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At the Olympics, a subdued Opening Ceremony from a controversial host in a weary world

Fireworks in the shape of the Olympic rings go off over the Bird's Nest during Friday's Opening Ceremony in Beijing.LI XIN/POOL/AFP via Getty Images

The last time the Olympics were held in Beijing, the Opening Ceremony was a coming-out party, an opportunity for the world’s most populous country to open its doors to the world.

Fourteen years later, the XXIVth Winter Games, which officially began Friday, are being held in a China that is more economically powerful, more technologically advanced, and decidedly more repressive. The rest of the world knows far more about the Middle Kingdom than it did in the summer of 2008, and much of it is far from flattering.

Beijing, the first city to stage both the Summer and Winter Olympics, was a controversial selection seven years ago when the International Olympic Committee chose it over Almaty, Kazakhstan’s largest city, and is more contentious now that the country’s human rights record has worsened and the Games are being held amid a global pandemic that originated in China.


The government’s strict zero-COVID policy has banned foreign spectators and cocooned athletes in a tight “closed loop” that allows them no contact with the city or its residents. Even so, some Olympians have tested positive upon arrival or shortly after. Norwegian skiers, Russian figure skaters, Austrian jumpers, and Danish hockey players have been quarantined and may miss their events.

The most notable is American bobsledder Elana Meyers Taylor, who is favored to win two gold medals and was scheduled to carry the Stars and Stripes into the Bird’s Nest stadium. Instead, after testing positive for the virus, Meyers Taylor has been placed in isolation while she awaits the two negative results that will allow her to compete.

The dominant emotion among the 2,877 athletes from 91 countries is fear that a positive test will rob them of their five-ringed dreams.

Olympus is not immune to the dangers and problems of the world. In his welcome speech, IOC president Thomas Bach acknowledged a “fragile world where division, conflict, and mistrust are on the rise.”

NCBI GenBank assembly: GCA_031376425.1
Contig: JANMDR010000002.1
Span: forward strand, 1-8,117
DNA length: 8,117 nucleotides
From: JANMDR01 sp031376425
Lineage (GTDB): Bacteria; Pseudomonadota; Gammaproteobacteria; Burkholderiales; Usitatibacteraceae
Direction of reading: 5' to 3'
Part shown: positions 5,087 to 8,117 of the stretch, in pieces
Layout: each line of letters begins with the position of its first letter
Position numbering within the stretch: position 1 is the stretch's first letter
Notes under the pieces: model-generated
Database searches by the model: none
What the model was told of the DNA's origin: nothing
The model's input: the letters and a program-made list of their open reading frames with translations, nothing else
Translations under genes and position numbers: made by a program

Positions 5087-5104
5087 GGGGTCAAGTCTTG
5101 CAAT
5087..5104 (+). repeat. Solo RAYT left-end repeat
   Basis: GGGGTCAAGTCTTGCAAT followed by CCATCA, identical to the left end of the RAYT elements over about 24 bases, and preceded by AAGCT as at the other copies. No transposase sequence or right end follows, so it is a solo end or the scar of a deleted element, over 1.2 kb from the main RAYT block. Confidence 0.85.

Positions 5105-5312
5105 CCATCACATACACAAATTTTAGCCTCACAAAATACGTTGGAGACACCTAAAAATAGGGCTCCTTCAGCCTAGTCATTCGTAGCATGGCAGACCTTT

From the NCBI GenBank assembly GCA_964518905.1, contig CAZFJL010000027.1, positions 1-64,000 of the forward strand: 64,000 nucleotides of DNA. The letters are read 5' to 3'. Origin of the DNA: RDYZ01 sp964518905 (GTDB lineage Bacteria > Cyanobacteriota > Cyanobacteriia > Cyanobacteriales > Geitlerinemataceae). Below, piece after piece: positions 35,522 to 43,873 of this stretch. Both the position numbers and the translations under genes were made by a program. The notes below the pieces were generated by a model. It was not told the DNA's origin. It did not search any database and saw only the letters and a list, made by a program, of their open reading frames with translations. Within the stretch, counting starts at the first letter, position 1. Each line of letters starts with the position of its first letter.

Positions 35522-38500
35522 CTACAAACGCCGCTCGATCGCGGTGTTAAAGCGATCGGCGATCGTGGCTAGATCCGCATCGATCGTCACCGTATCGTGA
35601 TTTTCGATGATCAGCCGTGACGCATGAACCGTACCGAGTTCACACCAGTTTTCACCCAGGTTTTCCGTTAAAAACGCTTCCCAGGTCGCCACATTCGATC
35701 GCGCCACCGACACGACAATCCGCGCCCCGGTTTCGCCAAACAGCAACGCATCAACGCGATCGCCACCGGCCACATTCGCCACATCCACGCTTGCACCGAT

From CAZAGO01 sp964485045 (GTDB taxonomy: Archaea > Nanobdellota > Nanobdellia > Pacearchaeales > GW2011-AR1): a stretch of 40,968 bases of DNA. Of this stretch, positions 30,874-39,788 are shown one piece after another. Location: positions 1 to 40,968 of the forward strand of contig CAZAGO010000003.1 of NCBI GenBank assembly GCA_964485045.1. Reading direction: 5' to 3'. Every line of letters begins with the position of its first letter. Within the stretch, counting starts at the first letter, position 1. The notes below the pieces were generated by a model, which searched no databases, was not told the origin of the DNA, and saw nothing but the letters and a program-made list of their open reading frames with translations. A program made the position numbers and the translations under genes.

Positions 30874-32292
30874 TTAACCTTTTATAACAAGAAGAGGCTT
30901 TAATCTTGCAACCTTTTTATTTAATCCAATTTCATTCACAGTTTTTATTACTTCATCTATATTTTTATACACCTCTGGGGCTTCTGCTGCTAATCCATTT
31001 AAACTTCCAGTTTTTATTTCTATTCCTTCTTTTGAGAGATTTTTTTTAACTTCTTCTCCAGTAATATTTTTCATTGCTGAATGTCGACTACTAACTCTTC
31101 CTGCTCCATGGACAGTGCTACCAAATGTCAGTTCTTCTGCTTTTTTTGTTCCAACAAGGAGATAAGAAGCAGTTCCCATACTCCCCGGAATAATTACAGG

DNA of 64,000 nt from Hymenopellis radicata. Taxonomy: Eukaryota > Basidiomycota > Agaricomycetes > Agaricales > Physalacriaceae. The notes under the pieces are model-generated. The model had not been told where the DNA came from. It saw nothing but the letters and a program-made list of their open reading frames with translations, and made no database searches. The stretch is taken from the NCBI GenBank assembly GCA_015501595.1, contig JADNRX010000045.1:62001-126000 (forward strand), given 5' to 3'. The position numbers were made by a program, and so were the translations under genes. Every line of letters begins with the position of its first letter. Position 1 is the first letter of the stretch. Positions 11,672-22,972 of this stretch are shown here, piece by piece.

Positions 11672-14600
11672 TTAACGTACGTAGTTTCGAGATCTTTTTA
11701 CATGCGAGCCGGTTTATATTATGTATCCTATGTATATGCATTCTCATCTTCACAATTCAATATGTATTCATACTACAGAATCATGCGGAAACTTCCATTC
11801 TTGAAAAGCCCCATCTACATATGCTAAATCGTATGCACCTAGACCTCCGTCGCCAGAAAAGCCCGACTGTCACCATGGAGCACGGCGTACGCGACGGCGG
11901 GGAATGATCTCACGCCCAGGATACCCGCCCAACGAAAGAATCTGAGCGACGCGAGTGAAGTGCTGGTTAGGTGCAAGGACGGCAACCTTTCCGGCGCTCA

Those stresses were highlighted during the ceremony when the delegations from Taiwan (called Chinese Taipei on the IOC’s map) and Hong Kong, both of whom are resisting Chinese encroachment, marched past Chinese president Xi Jinping, and when Ukraine’s group paraded past Russian president Vladimir Putin, whose troops are poised to invade their homeland.

Volunteers waved Chinese national flags at the Opening Ceremony.AFP via Getty Images

Bach, who has said repeatedly that the Olympics must be above politics, noted in his address that the mission of the Games is “uniting humankind in all our diversity.” The Chinese organizers pointedly used members of the country’s 56 ethnic groups to pass the Chinese banner from hand to hand before raising it in the stadium “to express the people’s affection for and bond with the national flag.” Their number included representatives from minorities like the Uyghurs, whom the government has made a point of subjugating.

So there was significant irony that Dinigeer Yilamujiang, a Uyghur cross-country skier, was one of the two athletes who ignited the flame inside a giant snowflake. It was the government’s brutal treatment of the Uyghurs, which the White House considers to be genocide, that prompted the US-led diplomatic boycott of the ceremonies.

The IOC has avoided any mention of China’s deplorable human rights violations, opting instead for what it calls “quiet diplomacy” with the country’s leaders. That’s not the first time that the Lords of the Rings have ignored the obvious rather than risk offending an Olympic host.


Dachau and other concentration camps already were operating in 1936 when the Summer Games were held in Berlin. In 1980, seven months after the Red Army invaded Afghanistan, the Olympics went on in Moscow as scheduled.

The 2022 Games were awarded to Beijing because the IOC had no better option. Kazakhstan, another autocratic state, was far less capable of hosting the complex and expensive undertaking that the Olympics have become.

Two torch bearers lit the Olympic flame in a cauldron shaped like a snowflake. CHANG W. LEE/NYT

So Beijing got the nod once again as the “safe” choice and built or repurposed spectacular venues that have set the standard for future hosts. But the circumstances this time are dramatically different than they were in 2008, and that was reflected in the Opening Ceremony.

Last time, they were extraordinarily elaborate and perfectly executed, a four-hour show featuring 14,000 performers, 2,008 drummers, and a gymnast on a trapeze lighting the cauldron. This time they were shorter, smaller, and subdued. The torch ceremony was so understated that it wasn’t immediately clear that the flame was burning.

This was a ceremony for a frightened and weary world that simply wants to get through 2022. For the anxious athletes, simply taking part — which IOC founder Pierre de Coubertin said was the most important thing about the Games — will be a triumph.